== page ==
The roadrunner is the state bird of New Mexico. The bird walks around rapidly, running down prey. It kills larger prey with a blow from the beak—hitting the base of the neck of small mammals—or by holding it in the beak and beating it against a rock. Roadrunners can sometimes attack even a relatively big snake.Some Indian tribes, such as the Hopi, believed that the roadrunner provided protection against evil spirits. In Mexico, some said it brought babies, as the White Stork was said to in Europe. Some Anglo frontier people believed roadrunners led lost people to trails.

This story teaches the lesson of patience
through the character of Roadrunner. When Roadrunner is born he has trouble walking, but with patience and persistence he succeeds in
his goal. Patience is a very important virtue in Native American culture and it is thought to develop and supplement the soul.

In the story, the animals work together to
create a new animal and a solution to their
problems. Collaboration teaches that the rectification of something happens because of the help and focus of many instead of one.
The plot of this story is one of creation. Creation stories A pourquoi story ("pourquoi" means "why" in French), also known as an origin story or an etiological tale, is a fictional narrative that explains why something is the way it is, for example why a snake has no legs, or why a tiger has stripes. Many legends and folktales are pourquoi stories. This particular story is used to explain how roadrunners came to be and why. I also explains why roadrunners attack snakes for both a practical and spiritual purpose.

The Chicano tribes live in the Southwestern United States. Their traditional economy is based on agriculture and trade. When first encountered by the Spanish in the 16th century, they were living in villages that the Spanish called pueblos, meaning "towns". Of the 21 Pueblos that exist today, Taos, Acoma, Zuni, and Hopi are the best-known. The main Pueblos are located primarily in New Mexico and Arizona. Parts of animals such as, feathers, fur, horns, and teeth were worn by the tribes and signified their gods, spirits, and status. This shows that animals were symbols of their beliefs, and for this reason were commonly used as main characters in stories. The roadrunners dance is an origin story from the Chicano-First Nation. The story relates to many of their valued traditions and beliefs. For example, the story deals with each animal having a place and a gift as well as handling bullies. Images of the roadrunner can be found in art and recordings created by the Chicano.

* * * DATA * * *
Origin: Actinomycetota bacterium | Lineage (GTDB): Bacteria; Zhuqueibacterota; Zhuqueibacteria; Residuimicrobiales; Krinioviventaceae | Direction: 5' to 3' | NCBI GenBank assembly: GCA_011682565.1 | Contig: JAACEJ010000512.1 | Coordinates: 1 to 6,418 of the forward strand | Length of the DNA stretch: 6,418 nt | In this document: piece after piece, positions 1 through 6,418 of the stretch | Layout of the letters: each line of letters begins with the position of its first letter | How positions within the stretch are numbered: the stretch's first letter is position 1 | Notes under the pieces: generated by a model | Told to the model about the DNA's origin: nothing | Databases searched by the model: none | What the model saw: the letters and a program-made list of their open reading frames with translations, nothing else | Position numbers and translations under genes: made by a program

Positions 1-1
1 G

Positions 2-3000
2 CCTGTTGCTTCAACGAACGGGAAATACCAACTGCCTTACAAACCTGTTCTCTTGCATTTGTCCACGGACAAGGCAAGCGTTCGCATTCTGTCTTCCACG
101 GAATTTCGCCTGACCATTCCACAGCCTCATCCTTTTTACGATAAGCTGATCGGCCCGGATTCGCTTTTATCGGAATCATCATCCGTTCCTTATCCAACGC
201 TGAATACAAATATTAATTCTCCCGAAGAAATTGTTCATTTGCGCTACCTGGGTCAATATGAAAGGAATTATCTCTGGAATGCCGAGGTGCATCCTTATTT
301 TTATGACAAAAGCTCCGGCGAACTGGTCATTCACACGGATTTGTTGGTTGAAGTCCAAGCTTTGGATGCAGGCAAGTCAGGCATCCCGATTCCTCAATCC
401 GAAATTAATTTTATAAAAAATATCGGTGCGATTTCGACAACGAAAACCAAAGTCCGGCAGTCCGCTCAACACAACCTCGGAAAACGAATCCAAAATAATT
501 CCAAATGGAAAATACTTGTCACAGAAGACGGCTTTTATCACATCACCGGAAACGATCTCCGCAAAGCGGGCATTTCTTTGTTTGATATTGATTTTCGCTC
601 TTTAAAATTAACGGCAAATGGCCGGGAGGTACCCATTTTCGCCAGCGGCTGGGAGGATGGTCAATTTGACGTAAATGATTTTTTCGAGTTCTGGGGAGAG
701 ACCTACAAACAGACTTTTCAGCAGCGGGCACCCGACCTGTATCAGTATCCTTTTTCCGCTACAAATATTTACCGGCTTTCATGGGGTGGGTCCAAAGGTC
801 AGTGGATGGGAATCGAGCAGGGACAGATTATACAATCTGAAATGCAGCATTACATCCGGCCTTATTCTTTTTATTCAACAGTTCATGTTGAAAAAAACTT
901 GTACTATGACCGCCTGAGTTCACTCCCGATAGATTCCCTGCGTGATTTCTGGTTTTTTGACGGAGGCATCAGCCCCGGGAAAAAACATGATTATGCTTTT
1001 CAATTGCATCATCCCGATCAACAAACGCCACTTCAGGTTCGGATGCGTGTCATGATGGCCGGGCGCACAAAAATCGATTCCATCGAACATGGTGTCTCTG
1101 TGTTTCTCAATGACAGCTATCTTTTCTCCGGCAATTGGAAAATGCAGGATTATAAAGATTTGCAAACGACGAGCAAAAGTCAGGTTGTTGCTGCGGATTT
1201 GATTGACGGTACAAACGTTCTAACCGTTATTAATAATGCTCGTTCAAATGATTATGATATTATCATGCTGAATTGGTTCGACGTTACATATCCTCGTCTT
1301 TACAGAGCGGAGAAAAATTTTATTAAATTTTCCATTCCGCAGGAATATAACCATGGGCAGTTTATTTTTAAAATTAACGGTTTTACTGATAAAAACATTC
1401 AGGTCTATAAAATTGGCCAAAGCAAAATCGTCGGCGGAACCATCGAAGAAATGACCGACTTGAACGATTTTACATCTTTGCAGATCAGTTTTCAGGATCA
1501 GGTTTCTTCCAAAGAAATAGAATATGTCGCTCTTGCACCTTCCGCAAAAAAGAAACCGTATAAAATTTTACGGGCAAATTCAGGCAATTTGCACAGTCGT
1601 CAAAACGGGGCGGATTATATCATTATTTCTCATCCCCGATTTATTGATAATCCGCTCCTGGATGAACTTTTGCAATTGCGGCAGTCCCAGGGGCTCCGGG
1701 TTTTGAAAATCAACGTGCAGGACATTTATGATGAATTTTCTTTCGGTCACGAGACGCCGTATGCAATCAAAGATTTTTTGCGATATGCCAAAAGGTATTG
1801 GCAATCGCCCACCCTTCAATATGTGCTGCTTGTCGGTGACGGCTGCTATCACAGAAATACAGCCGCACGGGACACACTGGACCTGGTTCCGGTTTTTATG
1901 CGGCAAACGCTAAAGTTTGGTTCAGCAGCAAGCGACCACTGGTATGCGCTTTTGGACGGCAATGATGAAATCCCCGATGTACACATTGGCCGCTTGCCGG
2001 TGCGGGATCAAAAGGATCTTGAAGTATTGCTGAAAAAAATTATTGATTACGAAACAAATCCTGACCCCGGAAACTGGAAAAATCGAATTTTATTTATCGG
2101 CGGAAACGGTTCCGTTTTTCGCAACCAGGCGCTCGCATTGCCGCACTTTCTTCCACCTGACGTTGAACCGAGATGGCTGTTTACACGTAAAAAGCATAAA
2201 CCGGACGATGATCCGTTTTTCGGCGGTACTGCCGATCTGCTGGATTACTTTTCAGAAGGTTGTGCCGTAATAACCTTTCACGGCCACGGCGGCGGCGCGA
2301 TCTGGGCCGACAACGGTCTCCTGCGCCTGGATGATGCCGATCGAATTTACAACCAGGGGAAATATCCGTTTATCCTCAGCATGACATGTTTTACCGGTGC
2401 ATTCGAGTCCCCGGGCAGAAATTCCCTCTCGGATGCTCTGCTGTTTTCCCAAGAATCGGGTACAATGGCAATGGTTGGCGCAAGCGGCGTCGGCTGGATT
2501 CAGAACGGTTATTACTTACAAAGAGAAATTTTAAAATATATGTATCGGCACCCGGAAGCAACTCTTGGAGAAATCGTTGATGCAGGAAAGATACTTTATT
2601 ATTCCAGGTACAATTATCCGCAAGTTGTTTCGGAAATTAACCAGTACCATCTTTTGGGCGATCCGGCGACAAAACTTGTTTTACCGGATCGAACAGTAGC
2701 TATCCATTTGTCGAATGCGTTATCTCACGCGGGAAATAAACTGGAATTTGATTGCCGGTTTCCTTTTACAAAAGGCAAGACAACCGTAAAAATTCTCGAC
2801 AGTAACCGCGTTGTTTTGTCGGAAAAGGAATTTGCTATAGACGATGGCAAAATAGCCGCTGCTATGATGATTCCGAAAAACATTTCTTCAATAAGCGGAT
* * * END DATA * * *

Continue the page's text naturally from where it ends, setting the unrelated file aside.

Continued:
One day there was a hunter whose wife was about to give birth. The man said that if it was God's will, his wife would only give birth on a lion skin. Later, the man went home and lay down until the sun came up. Then he took his bow and quiver full of arrows and went into the bush. The hunter searched everywhere until he came to a place where Lioness had given birth and left her children to find food for them. The man grabbed one of Lioness's children, killed it and took its skin home. As he arrived home, his wife went into labor. He dried the skin of the Lioness's cub, and a short time later his wife gave birth on it. When Lioness returned, she looked everywhere for her missing cub. Followed footprints into the town, Lioness transformed herself into a beautiful divorcee and stuck an arrow in her head. Many men asked to marry her but she said, " I'll marry the one who can pull this arrow out of my head." Men came forward and pulled with all their might, but the arrow did not budge. When the hunter heard the news he went and easily pulled the arrow out of her head and was married to the beautiful woman. One day she said, "I heard you're the man whose wife only gives birth on a lioness's skin." "Yes, that's me," he replied. She asked him, "If Lioness sees you in the bush what will you do?" "If she tries to catch me, I'll run around until I lose her," he told her. By asking more questions Lioness soon learned all of his secrets. One day they traveled into the bush, when suddenly his wife turned back into a lioness and tried to catch him. The hunter tried to flee but could not escape. She told him, "I'm the lioness whose cub you killed." He begged her to let him go, but she refused and finally killed the hunter with a single blow.